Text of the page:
A Cosmology of Monsters
By Shaun Hamill
A Cosmology of Monsters will be released in the UK on June 2nd, from Titan Books.
It is currently available in the US.
This is one of those books where it’s hard to really summarise the events. A lot happens in A Cosmology of Monsters, a novel that spans decades, focused on a single family. It starts with Noah Turner’s parents, Margaret and Harry, who bond over a shared love of books. But as their relationship grows, something dark lurks at the corners. They have two daughters, Sydney and Eunice, but Harry starts to change. He becomes obsessed with the creation of a haunted house, and the family creates The Wandering Dark, ensuring Harry’s legacy before his untimely death.
When Noah is a child, his mother and sisters resurrect the haunted house, though they shield him from the imagined monsters contained inside, and the real ones circling their family. But one night, Noah finds he can no longer resist the knocking at his window, and the monster waiting for him isn’t as scary as he imagined. Instead, it becomes his friend, setting him on a course that will affect the rest of his life, and his family.
It’s a lot. It’s a long book, almost 450 pages on Kindle, a book that can slot into a variety of different subgenres. It’s got Lovecraftian elements, combined with a family saga and coming-of-age tale. We see this family grow, we see and feel their pain and heartbreak and rare moments of joy, all through the eyes of Noah.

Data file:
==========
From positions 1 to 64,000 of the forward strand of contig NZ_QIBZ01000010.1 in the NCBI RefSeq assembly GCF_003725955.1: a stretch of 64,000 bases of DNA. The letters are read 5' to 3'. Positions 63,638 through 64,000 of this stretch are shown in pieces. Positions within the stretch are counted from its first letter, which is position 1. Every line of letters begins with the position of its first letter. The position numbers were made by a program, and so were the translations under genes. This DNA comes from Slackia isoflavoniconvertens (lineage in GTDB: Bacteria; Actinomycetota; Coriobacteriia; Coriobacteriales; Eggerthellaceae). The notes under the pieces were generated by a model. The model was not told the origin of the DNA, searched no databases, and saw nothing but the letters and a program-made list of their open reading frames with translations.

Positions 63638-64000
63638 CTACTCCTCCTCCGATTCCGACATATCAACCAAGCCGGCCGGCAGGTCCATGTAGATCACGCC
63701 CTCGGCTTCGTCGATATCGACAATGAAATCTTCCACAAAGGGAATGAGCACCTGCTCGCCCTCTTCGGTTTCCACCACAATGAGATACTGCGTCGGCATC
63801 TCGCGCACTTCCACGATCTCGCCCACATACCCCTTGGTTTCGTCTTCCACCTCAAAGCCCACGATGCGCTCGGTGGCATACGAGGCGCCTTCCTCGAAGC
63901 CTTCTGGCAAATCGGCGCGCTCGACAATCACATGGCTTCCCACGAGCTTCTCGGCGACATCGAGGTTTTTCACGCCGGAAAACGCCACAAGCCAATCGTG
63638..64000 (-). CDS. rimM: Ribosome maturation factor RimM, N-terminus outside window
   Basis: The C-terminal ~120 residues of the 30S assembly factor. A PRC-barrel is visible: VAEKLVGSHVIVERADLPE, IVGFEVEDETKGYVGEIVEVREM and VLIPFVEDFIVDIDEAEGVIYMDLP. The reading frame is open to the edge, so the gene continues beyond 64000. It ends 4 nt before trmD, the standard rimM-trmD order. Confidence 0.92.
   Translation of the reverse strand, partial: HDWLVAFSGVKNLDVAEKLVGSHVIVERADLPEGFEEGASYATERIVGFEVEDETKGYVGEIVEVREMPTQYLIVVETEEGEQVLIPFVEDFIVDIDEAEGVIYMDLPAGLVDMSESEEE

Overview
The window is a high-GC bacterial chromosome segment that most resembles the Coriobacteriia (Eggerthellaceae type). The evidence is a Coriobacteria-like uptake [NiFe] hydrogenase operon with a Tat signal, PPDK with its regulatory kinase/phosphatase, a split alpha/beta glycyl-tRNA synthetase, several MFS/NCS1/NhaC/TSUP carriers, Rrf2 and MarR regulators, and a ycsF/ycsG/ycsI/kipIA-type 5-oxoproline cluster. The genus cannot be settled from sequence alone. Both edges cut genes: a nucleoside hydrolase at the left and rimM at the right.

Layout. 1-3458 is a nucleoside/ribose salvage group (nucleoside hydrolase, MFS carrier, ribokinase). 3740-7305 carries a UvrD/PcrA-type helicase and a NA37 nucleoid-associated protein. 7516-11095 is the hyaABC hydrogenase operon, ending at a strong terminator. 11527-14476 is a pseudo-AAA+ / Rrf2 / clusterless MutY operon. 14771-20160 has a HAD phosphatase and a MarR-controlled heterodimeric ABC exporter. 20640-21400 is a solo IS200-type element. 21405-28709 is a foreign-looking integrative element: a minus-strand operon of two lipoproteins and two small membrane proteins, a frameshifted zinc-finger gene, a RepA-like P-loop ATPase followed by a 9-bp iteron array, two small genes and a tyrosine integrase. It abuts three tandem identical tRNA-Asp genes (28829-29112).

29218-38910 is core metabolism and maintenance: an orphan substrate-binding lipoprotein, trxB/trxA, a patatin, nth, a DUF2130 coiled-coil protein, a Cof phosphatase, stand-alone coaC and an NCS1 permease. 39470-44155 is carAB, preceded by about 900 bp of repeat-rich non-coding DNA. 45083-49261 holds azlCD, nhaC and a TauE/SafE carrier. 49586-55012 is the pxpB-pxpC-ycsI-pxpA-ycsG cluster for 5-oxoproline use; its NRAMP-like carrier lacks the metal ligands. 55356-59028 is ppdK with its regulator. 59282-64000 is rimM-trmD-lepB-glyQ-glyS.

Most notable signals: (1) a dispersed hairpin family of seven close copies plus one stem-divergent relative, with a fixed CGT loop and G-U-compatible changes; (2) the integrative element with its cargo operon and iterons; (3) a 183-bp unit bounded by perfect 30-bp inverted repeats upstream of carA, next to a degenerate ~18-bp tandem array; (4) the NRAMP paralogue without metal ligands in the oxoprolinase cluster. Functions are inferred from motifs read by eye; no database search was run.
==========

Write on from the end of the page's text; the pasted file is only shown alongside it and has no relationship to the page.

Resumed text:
Hamill does a fantastic job with the point of view. Even the story of Harry and Margaret retains the viewpoint of their youngest child, looking back on the family and with his own ideas slipping in here and there.
It’s hard not to feel for Noah. On a personal level, I could identify with his position in the family, the baby with two older siblings (in his case, two sisters, in mine, two brothers), trying to forge his own place in an already established dynamic, with a distant mother and siblings who increasingly have more to think about than their little brother. Noah adores his sisters, especially Eunice, and he feels it deeply when she pulls away from him. He’s left out of the planning for the haunted house revival, and becomes an afterthought, mostly left to his own devices. He’s also confronted with situations he doesn’t understand and doesn’t know how to cope with, and he’s a very real, vivid character who comes through really well throughout the novel.
Threaded throughout the story are a variety of themes, but the most persistent is mental health and trauma. Harry’s death – and his strange actions and attitudes proceeding it – is the catalyst for the whole family. Margaret struggles to fulfil her role as mother. Sydney battles against her mother, deeply affected by her father’s death, and Eunice deals with depression throughout her life, deepened by the fact she can never truly be herself. Like Noah, each character feels fully fleshed out, each dealing with their own internal battles while the external presses in on the family.
This is a thoroughly engaging novel, and though it’s long, it rarely felt like it. It covers a lot, and gives a fantastic picture of a family haunted through two generations. I’ll definitely be keeping an eye out for anything else Hamill releases in the future, and strongly recommend A Cosmology of Monsters, especially for those who want something with just a slight touch of Stephen King.
Review by Elle Turpitt
I received this e-book from Titan Publishers via NetGalley.